“It was quite a scramble finding the money to send Stewart and Gillis for training in California in such short order,” Dinsdale recalls. He cobbled the funds together from about seven different sources. “It was definitely worth it,” he says. Stewart and Gillis returned with plenty of ideas and practical know-how which they quickly adapted for Brock. First they set up a WEB Leadership program for selected grade 9 students who would ease the grade 7 students into life at what would seem to the grade 7’s, the GIGANTIC Brocklehurst Middle School. In mentoring the younger students the WEB Leaders get practical experience in taking charge of situations and exercising the knowledge they’ve already acquired. They become role models, mentors and friends. The students I spoke to are thoroughly enjoying the trust placed in them to carry out projects, tasks, and interaction with the grade sevens and each other. By participating in the arrangement of a variety of events such as the February 2012 Diversity Week the Leadership students take ownership of their school.
‘The WEB student mentoring programs create schools with fewer discipline issues and better academic performance. The ‘character building’ (ethics) and improved school climate enhances anti-bullying efforts and increases school safety. It not only teaches students, but reaches students,’ the Boomerang Project www.boomerangproject.com states on their website. It creates a win/win situation where the choices students make can lead to living life to its fullest potential. Making the students aware of healthy choices to accomplish this is the aim of the program.
One Brock student who declined being in the Leadership class now regrets his decision after his best buddy keeps telling him of the ‘cool’ things the class does. “The Leadership class is awesome,” the friend states.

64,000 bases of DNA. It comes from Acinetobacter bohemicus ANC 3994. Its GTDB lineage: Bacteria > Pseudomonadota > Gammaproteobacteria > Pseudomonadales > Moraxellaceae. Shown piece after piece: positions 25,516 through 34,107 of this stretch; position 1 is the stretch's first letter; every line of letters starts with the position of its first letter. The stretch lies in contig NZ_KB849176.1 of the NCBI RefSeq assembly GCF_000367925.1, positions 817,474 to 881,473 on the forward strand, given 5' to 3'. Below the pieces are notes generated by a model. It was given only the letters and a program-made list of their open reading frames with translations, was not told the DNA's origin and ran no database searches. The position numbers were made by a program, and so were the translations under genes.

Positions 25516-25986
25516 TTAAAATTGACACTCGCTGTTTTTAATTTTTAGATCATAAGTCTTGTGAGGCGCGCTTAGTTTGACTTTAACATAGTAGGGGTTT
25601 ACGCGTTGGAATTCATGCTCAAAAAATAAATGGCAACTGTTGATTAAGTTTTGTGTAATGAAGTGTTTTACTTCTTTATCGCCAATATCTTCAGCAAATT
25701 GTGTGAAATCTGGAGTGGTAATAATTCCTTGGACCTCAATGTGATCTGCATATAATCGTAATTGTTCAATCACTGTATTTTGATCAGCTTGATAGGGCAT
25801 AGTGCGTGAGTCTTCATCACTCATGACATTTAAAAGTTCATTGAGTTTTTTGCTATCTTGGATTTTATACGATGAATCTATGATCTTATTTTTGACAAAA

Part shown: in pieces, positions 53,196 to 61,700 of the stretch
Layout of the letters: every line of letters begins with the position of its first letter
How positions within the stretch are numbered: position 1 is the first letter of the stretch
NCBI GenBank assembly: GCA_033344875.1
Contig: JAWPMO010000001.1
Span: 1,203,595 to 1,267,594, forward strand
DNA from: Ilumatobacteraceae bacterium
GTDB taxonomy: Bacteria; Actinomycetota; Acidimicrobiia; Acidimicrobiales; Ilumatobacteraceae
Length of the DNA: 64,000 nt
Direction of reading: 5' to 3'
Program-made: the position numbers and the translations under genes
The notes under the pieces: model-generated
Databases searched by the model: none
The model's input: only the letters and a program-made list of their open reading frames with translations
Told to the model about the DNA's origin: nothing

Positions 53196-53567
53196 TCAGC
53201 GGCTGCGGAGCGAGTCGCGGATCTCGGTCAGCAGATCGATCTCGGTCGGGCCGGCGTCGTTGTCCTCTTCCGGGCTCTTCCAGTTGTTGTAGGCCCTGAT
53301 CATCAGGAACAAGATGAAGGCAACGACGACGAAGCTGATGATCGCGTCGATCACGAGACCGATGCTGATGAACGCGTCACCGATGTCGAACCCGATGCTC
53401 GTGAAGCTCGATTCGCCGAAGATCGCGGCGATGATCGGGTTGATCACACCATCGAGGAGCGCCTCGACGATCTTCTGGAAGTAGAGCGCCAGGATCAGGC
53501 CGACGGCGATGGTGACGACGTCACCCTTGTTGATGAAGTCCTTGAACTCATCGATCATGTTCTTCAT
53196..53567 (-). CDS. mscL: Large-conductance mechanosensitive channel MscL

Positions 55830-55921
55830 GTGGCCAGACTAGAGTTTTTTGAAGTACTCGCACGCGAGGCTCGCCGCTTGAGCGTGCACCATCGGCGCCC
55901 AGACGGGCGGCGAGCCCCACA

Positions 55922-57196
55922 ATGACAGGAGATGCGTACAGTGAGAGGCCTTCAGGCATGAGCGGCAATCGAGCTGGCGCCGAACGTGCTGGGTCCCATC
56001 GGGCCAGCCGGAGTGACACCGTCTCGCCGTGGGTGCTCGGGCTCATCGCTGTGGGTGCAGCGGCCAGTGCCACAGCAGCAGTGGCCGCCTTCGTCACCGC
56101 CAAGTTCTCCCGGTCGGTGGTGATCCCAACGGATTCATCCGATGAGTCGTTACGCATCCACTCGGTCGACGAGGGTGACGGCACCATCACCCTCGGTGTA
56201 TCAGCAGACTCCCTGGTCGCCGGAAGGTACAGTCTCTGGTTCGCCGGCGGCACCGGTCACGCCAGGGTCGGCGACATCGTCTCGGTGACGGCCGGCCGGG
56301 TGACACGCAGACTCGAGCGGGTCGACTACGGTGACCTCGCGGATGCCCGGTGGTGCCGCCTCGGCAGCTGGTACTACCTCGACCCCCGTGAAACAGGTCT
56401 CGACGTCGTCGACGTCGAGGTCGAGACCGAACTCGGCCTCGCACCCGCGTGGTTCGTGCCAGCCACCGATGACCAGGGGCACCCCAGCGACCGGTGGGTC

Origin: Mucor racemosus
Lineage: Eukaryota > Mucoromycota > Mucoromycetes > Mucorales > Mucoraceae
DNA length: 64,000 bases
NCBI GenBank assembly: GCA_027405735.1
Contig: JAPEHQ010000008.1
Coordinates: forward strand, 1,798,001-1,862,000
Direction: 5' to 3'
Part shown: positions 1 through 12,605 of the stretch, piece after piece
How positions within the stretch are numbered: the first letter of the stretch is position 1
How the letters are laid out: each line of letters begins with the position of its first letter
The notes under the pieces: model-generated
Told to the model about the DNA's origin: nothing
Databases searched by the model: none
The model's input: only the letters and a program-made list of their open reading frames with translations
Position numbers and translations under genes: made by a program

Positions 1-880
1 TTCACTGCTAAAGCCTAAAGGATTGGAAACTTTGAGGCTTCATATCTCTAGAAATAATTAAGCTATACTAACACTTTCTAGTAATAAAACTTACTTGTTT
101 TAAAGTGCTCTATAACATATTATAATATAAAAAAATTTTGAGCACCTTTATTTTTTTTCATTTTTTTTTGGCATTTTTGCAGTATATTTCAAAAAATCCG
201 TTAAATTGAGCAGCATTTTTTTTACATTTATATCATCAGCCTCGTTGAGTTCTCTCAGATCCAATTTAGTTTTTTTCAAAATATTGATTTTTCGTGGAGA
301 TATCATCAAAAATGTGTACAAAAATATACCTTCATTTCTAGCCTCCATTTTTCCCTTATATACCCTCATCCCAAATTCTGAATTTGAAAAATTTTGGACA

Carole Gillis, a partner in promoting the Leadership Program at Brock says Teacher/councilor Nikki Stewart is the creative one. Stewart was the one who came up with the idea of a “Shopping Cart Parade” to raise awareness that some folks in their community need to use the Food Bank. Each class in the school got a shopping cart to fill with non-perishable food and to decorate for the parade that did a circuit within the school. The exercise created a sense of community, of caring and also let loose students’ creative decorating spirits while diffusing their physical energy pushing the carts through the hallways.
Celebrating Diversity was also Stewart’s idea Gillis says, though Stewart claims Gillis played a big part in the concept. Dinsdale and other staff and teachers helped manifest Stewart & Gillis’ vision. Students and teachers made ‘I Am!’ statements . . . I am a girl; I am a Canadian; I am gay; I am (giggle) Ukrainian; I am 15, I can grow a beard!’ (Yay!) The statements are taped and made into a short video screened at the Diversity Assembly where basketball teams, wrestlers, musicians and a competition fly tier are introduced. WEB Leaders take on MC duties. When the whole school assembly is over it is the WEB Leaders who fold up the chairs and turn the gym back into an athletic arena. It is fun! It is so great to feel needed, useful, competent and respected. It doesn’t feel like education at all. They’ve become one happy, caring student body.
These Brock Leadership students will be the ones that next initiate community projects, motivate other citizens to join them, coach and empower their friends and families and open to their own amazing potential. They will be our future leaders.
*WEB Where Everybody Belongs
By: Valerie Rampone - a free-lance journalist & photographer living in Kamloops BC.
Sources: www.boomerangproject.com website
LEADERSHIP FROM WITHIN – Peter Urs Bender www.PeterUrsBender.com